Epithelial cells surrounding the dental papilla and differentiated into three layers: the inner enamel epithelium, consisting of ameloblasts which eventually form the enamel, and the enamel pulp and external enamel epithelium, both of which atrophy and disappear before and upon eruption of the tooth, respectively.
An adhesion procedure for orthodontic attachments, such as plastic DENTAL CROWNS. This process usually includes the application of an adhesive material (DENTAL CEMENTS) and letting it harden in-place by light or chemical curing.
Post and Core Technique
The structures surrounding and supporting the tooth. Periodontium includes the gum (GINGIVA), the alveolar bone (ALVEOLAR PROCESS), the DENTAL CEMENTUM, and the PERIODONTAL LIGAMENT.
Mesodermal tissue enclosed in the invaginated portion of the epithelial enamel organ and giving rise to the dentin and pulp.
Pathological processes involving the PERIODONTIUM including the gum (GINGIVA), the alveolar bone (ALVEOLAR PROCESS), the DENTAL CEMENTUM, and the PERIODONTAL LIGAMENT.
Dental Restoration Failure
Root Canal Filling Materials
Materials placed inside a root canal for the purpose of obturating or sealing it. The materials may be gutta-percha, silver cones, paste mixtures, or other substances. (Dorland, 28th ed, p631 & Boucher's Clinical Dental Terminology, 4th ed, p187)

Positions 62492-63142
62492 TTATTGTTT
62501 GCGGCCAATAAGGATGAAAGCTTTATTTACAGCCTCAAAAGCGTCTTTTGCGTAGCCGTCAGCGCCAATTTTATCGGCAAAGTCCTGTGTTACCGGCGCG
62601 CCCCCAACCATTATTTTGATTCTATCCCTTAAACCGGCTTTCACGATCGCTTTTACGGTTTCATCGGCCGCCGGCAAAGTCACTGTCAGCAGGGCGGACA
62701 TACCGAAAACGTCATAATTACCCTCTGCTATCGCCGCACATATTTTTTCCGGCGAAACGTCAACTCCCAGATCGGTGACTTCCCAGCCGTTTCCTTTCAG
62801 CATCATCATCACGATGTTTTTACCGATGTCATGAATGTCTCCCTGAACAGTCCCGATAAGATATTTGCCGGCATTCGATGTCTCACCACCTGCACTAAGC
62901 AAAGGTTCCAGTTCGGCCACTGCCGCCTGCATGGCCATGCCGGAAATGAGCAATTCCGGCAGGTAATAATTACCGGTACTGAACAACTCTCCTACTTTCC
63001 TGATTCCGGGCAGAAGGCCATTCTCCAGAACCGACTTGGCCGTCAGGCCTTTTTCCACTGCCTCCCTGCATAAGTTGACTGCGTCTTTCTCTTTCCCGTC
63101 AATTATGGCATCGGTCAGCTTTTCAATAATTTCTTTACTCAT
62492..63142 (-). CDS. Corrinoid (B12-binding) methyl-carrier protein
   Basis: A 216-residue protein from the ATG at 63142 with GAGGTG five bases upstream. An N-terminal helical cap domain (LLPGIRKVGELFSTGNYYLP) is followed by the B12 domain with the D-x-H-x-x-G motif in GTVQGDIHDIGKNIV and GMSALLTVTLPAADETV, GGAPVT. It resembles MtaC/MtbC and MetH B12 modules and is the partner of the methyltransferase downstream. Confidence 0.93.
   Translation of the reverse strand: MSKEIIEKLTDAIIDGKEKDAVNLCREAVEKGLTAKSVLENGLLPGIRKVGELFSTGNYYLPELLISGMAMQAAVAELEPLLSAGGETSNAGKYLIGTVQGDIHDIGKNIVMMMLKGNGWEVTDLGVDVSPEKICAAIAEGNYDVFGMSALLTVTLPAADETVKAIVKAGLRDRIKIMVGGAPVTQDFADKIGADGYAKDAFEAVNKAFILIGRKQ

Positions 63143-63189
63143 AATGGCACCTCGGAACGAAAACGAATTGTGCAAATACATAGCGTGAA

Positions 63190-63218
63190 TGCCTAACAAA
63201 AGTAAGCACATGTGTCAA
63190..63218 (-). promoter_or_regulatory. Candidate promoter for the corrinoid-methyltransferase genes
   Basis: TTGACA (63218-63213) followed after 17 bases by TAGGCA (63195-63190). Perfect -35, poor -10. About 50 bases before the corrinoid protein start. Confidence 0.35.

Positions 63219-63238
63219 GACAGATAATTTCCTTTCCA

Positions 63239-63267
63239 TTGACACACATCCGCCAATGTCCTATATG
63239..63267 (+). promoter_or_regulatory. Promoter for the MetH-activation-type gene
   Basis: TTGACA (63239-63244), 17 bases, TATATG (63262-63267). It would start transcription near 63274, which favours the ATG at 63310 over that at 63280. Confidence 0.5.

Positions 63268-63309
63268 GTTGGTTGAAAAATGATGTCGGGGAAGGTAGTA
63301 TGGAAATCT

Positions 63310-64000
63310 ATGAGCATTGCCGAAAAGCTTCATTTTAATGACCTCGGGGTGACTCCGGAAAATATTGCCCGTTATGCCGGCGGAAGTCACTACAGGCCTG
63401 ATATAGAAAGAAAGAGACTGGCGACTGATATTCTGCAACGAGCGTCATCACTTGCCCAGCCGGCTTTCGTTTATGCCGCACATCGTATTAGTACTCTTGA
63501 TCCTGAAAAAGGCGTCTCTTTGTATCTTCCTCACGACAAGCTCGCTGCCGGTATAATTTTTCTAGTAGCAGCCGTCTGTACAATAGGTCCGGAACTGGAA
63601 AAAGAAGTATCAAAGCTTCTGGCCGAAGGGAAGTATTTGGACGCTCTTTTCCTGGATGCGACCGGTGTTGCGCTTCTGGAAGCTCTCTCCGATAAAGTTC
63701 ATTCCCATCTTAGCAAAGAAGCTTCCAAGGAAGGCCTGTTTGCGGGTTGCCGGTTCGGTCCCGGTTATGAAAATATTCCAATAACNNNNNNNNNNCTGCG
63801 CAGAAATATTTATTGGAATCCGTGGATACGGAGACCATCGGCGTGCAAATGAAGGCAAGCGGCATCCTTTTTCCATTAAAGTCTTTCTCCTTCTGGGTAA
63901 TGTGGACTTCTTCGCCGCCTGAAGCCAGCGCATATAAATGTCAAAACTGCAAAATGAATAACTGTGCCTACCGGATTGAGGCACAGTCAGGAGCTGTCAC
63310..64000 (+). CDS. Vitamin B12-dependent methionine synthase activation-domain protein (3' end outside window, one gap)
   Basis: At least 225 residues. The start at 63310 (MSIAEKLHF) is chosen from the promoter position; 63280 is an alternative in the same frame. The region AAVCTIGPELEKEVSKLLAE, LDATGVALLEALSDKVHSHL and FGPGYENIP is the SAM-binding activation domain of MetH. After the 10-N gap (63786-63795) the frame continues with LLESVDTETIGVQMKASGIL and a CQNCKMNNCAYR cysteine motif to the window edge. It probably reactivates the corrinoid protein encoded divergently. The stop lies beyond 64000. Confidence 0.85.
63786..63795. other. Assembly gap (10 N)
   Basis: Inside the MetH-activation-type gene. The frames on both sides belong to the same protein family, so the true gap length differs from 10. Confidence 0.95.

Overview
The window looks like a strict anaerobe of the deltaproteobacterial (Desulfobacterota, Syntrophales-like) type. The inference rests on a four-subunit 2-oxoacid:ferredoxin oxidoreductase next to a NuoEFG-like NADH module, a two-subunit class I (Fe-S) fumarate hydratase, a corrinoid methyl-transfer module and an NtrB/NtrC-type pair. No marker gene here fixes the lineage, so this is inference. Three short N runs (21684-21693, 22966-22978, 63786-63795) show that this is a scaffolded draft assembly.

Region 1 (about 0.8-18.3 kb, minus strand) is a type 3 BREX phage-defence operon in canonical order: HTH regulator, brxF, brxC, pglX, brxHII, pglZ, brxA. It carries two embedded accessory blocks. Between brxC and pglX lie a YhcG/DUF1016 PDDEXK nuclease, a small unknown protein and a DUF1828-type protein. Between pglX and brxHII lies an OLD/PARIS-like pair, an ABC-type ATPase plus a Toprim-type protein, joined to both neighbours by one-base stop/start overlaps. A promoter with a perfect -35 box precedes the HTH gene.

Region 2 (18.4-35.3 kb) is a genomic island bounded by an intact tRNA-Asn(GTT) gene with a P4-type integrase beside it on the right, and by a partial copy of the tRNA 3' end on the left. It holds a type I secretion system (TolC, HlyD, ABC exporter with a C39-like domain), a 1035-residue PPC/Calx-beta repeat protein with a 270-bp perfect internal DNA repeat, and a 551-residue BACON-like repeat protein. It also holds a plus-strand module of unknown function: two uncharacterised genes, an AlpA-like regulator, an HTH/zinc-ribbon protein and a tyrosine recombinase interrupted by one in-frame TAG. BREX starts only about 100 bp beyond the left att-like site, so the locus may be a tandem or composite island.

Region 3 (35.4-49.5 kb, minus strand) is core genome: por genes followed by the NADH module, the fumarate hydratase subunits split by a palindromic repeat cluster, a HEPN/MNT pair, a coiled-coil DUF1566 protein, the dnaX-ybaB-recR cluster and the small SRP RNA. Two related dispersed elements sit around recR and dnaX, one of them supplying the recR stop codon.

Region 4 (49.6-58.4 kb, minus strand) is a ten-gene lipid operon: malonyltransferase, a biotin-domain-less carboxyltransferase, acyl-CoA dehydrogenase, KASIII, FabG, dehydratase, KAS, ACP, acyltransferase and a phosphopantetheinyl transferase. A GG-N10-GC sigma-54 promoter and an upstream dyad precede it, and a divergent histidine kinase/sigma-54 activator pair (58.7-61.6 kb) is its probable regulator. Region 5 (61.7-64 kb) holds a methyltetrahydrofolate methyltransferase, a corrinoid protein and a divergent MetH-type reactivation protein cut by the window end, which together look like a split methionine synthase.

Dental cements composed either of polymethyl methacrylate or dimethacrylate, produced by mixing an acrylic monomer liquid with acrylic polymers and mineral fillers. The cement is insoluble in water and is thus resistant to fluids in the mouth, but is also irritating to the dental pulp. It is used chiefly as a luting agent for fabricated and temporary restorations. (Jablonski's Dictionary of Dentistry, 1992, p159)
Mesial Movement of Teeth
Migration of the teeth toward the midline or forward in the DENTAL ARCH. (From Boucher's Clinical Dental Terminology, 4th ed)
The testing of materials and devices, especially those used for PROSTHESES AND IMPLANTS; SUTURES; TISSUE ADHESIVES; etc., for hardness, strength, durability, safety, efficacy, and biocompatibility.